Honor at Harvard

Honor at Harvard

The Boston Globe reported on Thursday August 30, 2012, that Harvard University is investigating 125 students out of a class of 250, accused of cheating on a take-home final exam. The students are accused of collaborating and or copying classmates’ answers in violation of the exam rules printed on the exam itself.

All of the current students now suspected to have cheated in this particular class are expected to appear before the College’s Administrative Board which oversees student behavior. In describing how the University would prevent this kind of academic dishonesty in the future, The Boston Globe offered quotes from Harvard Administrators about the possible use of an Honor Code, and providing more education to its students about academic norms.

The disheartening aspect of this story is that there is no new “Story”.

Students cheat, even at Harvard. Students of the digital age do need more education about what represents academic dishonesty. The vast library of digital information, instantly and readily available for use by all students does mean that students require a clearer practical understanding of what is cheating. Honor codes can be a way that Administrators can reiterate the importance of what they teach their students about academic integrity and the students’ responsibilities. If left to their own devices, learning about academic integrity and swearing to an honor code will NOT stop cheating, period.

Anytime Anywhere Education

Technology is truly democratizing education. As technology continues to become more affordable and available, so too does knowledge. Students can acquire knowledge quicker and easier. Students can learn more quickly and demonstrate their knowledge quicker. They can also more easily cheat.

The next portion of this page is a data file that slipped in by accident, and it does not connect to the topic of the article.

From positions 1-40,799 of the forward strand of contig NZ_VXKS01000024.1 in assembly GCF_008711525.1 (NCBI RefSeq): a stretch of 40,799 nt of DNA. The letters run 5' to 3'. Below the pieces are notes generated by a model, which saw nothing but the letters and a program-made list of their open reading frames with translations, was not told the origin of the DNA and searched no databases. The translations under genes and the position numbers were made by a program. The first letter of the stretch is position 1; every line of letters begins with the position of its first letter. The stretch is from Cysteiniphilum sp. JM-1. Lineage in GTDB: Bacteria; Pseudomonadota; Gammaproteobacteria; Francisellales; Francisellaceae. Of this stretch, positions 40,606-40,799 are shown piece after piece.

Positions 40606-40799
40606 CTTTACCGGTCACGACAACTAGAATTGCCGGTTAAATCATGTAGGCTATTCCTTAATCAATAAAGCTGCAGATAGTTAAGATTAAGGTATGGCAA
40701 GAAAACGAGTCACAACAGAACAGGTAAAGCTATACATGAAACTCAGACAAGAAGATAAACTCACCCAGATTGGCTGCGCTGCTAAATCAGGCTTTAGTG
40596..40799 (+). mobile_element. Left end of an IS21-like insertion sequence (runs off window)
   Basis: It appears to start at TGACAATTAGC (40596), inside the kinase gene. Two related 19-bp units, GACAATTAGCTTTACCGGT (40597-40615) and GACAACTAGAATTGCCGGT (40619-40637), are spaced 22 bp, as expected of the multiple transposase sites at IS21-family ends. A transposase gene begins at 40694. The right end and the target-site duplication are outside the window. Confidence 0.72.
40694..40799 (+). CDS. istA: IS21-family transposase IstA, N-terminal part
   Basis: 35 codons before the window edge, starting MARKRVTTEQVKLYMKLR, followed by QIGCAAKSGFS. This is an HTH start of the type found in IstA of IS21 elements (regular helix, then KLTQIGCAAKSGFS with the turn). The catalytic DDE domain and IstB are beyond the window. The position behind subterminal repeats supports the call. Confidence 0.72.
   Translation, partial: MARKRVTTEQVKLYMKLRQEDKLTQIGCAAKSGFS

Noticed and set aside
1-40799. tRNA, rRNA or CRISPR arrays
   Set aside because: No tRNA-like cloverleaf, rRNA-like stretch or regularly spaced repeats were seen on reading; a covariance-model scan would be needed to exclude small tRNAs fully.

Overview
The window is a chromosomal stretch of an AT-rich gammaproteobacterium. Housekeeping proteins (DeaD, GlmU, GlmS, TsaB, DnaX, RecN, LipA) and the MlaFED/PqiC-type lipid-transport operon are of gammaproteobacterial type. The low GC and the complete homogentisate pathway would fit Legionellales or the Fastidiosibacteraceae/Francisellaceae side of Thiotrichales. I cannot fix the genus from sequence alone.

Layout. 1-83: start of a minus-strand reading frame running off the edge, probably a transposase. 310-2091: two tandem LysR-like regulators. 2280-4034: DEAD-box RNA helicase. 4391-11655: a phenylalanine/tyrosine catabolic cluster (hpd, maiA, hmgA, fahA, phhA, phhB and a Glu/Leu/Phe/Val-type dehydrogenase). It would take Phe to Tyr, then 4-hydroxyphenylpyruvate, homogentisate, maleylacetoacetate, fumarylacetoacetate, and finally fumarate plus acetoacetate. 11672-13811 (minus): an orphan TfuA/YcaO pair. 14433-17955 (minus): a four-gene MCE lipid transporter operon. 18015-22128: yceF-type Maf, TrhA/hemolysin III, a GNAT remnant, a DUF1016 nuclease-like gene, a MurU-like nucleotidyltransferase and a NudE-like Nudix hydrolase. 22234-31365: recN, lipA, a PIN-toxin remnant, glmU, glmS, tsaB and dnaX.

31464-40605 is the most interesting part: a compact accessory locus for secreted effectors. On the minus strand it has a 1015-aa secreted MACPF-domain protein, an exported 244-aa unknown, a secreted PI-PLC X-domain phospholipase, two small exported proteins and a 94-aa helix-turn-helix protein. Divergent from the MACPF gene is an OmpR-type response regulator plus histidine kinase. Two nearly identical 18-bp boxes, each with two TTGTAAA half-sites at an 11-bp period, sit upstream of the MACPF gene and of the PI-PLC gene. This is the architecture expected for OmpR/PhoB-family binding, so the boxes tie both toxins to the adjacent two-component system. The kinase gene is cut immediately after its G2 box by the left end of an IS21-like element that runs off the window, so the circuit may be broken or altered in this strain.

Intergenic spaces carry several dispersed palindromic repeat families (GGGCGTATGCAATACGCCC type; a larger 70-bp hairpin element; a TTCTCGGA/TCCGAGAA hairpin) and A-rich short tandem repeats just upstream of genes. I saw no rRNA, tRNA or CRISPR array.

Technology to detect and prevent cheating has also become affordable and available. There is no reason why technology needs to be promoted for learning yet not be used to prevent cheating.We don’t simply trust that drivers obey the speed limit. We don’t expect that minors won’t try to buy a beer. When a traditional school administers an in-class exam, they don’t leave the students un-proctored.

Examinations and teaching pedagogy has evolved. Not every test requires a student to recall and demonstrate prior learning without the help of any external resources. But if that’s what a particular teacher, program, school or discipline wants, that’s what they should get. And our/their confidence in the outcome, the fact that students are not cheating, should come from more than a student’s “promise”.

Trust but Verify

Today, we can verify academic integrity. We can use tools that are not costly and do not interfere with learning or privacy. Hundreds of schools are using Software Secure tools to prevent cheating and protect the academic integrity of their programs. Enforcing rules does not degrade the rule followers, it protects them.

-Douglas Winneg, CEO & Founder, Software Secure


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